[linux-audio-user] intermittent X blackout in rt kernel
nando at ccrma.Stanford.EDU
Mon Nov 21 21:38:33 EST 2005
On Mon, 2005-11-21 at 15:25 -0500, Aaron Phillips wrote:
> > Which cpu do you have?
> I have AMD X2 also, the AMD X2 3800, interesting...
> > I have seen this coupled also to keyboard repeats
> > being too fast because of kernel problems in keeping time (in my case
> > related to using AMD X2 dual core processors).
> Really? well should I turn down repeats in the BIOS or in Linux?
> > The X blackouts were actually the screensaver kicking in. It is supposed to be fixed...
> In which version is it supposed to be fixed. I am using the latest
> and greatest 2.6.14 plus the latest RT patch (rt13). The only thing I
> don't quite understand is what to do with the post-release version
> increments such as 126.96.36.199.. how do you patch that?
> Which kernel are you running and do you have the same problem still?
I still have the problem and it is not fixed yet (just earlier today I
think I finally understood what is actually happening).
At this point this only happens on dual core systems (for example the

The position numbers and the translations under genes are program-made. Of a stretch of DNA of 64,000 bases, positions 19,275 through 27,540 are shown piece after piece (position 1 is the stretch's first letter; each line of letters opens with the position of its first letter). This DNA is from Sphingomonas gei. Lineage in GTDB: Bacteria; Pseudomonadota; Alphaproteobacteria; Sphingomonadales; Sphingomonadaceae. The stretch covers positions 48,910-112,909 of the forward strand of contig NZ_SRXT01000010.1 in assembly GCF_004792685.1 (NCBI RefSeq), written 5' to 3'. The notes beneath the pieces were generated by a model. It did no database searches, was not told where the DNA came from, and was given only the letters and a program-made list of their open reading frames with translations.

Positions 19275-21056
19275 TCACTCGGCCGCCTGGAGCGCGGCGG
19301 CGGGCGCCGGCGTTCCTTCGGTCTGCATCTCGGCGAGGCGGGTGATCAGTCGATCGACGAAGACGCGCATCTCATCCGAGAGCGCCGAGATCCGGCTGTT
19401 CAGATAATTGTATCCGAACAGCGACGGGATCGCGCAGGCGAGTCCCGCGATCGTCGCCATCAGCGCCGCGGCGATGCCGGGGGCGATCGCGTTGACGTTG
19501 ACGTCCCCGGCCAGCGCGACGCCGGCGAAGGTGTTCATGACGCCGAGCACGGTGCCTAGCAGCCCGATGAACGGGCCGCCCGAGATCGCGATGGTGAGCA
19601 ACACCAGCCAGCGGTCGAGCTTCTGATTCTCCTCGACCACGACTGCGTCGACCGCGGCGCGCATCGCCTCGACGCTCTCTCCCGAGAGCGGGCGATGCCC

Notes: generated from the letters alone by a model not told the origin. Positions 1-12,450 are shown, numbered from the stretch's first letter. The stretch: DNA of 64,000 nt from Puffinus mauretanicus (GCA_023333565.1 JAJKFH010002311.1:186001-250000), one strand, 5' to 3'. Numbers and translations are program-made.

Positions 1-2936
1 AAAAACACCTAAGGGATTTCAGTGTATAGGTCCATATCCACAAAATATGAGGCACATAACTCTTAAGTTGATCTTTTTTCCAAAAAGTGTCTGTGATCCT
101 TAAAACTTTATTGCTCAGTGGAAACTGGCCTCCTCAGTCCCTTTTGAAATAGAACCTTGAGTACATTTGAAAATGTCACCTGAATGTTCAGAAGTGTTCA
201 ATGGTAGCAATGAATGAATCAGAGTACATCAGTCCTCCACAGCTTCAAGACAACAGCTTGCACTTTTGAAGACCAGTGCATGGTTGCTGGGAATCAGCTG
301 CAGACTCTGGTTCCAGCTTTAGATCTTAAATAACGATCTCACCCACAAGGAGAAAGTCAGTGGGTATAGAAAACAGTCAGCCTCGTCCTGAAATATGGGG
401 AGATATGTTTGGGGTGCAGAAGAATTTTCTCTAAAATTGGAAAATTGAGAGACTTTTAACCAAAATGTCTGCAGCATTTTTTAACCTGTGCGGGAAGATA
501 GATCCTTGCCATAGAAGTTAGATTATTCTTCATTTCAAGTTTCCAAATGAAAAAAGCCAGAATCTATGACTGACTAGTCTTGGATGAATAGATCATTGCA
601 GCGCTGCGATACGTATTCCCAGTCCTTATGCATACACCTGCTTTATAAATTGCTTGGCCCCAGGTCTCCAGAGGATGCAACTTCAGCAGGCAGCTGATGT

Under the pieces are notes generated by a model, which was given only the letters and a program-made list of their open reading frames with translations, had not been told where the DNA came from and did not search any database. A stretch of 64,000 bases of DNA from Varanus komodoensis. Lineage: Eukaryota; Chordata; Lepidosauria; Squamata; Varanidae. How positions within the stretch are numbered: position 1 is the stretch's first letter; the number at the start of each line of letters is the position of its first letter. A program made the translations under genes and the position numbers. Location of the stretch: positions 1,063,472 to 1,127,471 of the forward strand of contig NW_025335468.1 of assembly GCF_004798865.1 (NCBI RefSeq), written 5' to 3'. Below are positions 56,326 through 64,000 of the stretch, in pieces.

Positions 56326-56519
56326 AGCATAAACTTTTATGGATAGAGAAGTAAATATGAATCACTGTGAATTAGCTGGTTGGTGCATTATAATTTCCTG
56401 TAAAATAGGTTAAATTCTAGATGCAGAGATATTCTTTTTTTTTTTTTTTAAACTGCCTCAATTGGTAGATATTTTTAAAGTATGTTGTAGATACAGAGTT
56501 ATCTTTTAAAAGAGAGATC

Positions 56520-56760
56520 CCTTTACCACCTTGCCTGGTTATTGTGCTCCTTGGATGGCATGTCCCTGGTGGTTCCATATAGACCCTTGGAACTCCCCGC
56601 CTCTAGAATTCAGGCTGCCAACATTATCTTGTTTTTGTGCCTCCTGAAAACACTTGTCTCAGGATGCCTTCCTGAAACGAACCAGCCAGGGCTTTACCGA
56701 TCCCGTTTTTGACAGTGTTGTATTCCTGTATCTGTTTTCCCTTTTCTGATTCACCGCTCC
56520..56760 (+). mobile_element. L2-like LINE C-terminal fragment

Athlon X2 processor family) running an SMP i386 kernel, it does not
happen on x86_64 systems. A patch has just been posted to lkml (by John
Stultz) that should take care of this, but it will take a while for the
stuff to get to the -rtxx patches.
There is a workaround (thanks to John Stultz) which is to change the
source clock for the timing to something other than the TSC[*]. You can
see which source is being used by typing:
The default should show something like this:
acpi_pm jiffies *tsc pit
note the "*" next to tsc, means it is the one being used.
If you have acpi_pm change the source to it like this:
That should fix the problem you are having.
You can also add "clocksource=xyz" as a boot time kernel parameter,
where xyz is the source you want to use.
[*] "Time Stamp Clock": on Athlon X2 systems each cpu has its own and
they can drift from each other, software that does not take this into
account gets into big trouble, for example Jack.
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